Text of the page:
For 13 years, from 1962-1975, every other weekend Bob drove 300 miles to and from Lexington or Campbellsville to Crawford County, Illinois where he served as pastor of the Hutsonville Country Baptist Church. When Bob resigned in 1975, the church dissolved. Those of us who are here—and scores of others all over planet Earth—constitute another small but devoted congregation for whom Bob Doty was priest and prophet. I pray we never disband our fellowship.


Do you remember when the Bingham children, wearied by bickering, sold the Courier-Journal to a newspaper chain and all of us in the state lost a treasure we had taken for granted? David Jester, then Dean of the College, said to Bob when he hired him, “Dr. Doty, we can’t afford you here. We cannot pay you what you’re worth. But we need you.” O, how we needed Bob, how our community and school didn’t deserve but desperately needed Bob, our link to so much beauty and wisdom. I have seen enough to know of time’s ever-flowing stream bearing all its sons and daughters away, of that great junction of nature and eternity to which we are all traveling, and that none of us are irreplaceable, but mere cells in God’s universal body of creation. Still, doesn’t the world seem colder, coarser, more confusing without Bob to help us make sense of it?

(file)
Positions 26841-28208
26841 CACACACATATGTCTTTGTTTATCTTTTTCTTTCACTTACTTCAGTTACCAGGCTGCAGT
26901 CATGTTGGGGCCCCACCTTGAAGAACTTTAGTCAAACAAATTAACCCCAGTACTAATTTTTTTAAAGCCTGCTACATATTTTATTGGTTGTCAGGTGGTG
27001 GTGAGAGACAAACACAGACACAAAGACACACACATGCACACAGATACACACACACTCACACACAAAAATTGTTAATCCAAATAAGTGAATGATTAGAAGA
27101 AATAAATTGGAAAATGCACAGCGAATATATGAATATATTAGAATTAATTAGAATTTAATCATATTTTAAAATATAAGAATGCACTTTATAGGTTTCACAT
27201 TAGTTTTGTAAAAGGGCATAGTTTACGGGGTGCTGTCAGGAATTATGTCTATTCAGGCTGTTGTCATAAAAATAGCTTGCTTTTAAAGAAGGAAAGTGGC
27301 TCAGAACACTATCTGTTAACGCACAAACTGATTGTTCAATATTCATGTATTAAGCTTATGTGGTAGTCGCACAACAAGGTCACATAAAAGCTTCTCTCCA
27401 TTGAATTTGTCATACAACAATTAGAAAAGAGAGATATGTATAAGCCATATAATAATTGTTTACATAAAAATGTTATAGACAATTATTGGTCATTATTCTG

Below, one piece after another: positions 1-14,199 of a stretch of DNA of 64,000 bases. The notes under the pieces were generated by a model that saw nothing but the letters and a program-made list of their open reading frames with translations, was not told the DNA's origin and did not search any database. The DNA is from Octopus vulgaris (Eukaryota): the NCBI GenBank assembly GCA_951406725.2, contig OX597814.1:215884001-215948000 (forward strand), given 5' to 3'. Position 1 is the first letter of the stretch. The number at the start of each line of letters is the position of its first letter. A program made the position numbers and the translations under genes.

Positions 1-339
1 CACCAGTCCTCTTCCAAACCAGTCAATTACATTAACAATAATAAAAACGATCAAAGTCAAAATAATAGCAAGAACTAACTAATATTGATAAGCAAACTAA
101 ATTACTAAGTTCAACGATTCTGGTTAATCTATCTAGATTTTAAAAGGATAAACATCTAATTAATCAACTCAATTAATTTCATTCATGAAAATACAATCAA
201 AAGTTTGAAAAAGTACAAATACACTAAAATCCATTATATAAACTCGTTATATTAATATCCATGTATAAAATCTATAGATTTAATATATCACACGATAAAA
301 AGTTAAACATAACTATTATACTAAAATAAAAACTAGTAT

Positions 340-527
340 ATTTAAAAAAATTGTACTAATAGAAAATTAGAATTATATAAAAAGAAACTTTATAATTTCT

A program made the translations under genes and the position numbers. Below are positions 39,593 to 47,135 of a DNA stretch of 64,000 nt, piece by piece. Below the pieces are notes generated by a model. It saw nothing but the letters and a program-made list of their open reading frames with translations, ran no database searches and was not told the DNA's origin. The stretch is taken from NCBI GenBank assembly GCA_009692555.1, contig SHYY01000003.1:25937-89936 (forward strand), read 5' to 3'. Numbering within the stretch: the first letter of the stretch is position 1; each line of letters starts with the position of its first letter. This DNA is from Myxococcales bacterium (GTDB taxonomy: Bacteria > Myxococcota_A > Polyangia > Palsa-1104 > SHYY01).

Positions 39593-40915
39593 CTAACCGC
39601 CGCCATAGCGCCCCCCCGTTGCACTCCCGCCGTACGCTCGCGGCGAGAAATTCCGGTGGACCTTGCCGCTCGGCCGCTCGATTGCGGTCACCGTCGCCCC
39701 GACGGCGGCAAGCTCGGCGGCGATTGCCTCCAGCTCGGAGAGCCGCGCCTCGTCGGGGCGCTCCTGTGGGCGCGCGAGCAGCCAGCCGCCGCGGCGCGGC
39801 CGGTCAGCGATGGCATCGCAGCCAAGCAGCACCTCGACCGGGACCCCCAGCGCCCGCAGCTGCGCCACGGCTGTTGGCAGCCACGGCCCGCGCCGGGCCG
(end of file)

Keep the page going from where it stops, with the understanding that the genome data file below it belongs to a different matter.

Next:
Every morning before Bob left that nest of papers, books, boxes, jars, pieces of driftwood, and toiletries years past their expiration dates otherwise known as his apartment he paused to write a daily prayer. By now, there are over 75 volumes to his prayer diary.


Bob accepted Jesus as his Lord and Savior when he was ten years old. When he was 80, I heard him tell a class of my seminary students in Boston this: “My ideas about Jesus have changed throughout my life, but that same Lord whom I asked into my heart when I was 10 is the one I still follow.” Bob took up his cross—and cartridge pen with India ink—daily to follow his Lord.


My feeble words are at an end.

At this portal where Bob has laid his burdens down,

let us too let go of any troubling thought or fretful fear

about whether we did enough,

about what we meant to say,

about any puzzles we had hoped that Bob, this wise and righteous man, might have helped us solve.

We submit him to God’s tender mercy.


At his crossroad, we pause and release his hand

so that Bob might walk on

to that home he never found in this wearisome world.

Let not your hearts be troubled.

Bob knows the way.


Let us pray:


Great God from whom all creatures borrow life,

we entrust your child Bob

to thy never-failing care and love.

And as we leave this hallowed space

to bravely walk our earthly way,

we carry hope

on some glad morning

for reunion

in the name of the Father and the Son and the Holy Spirit.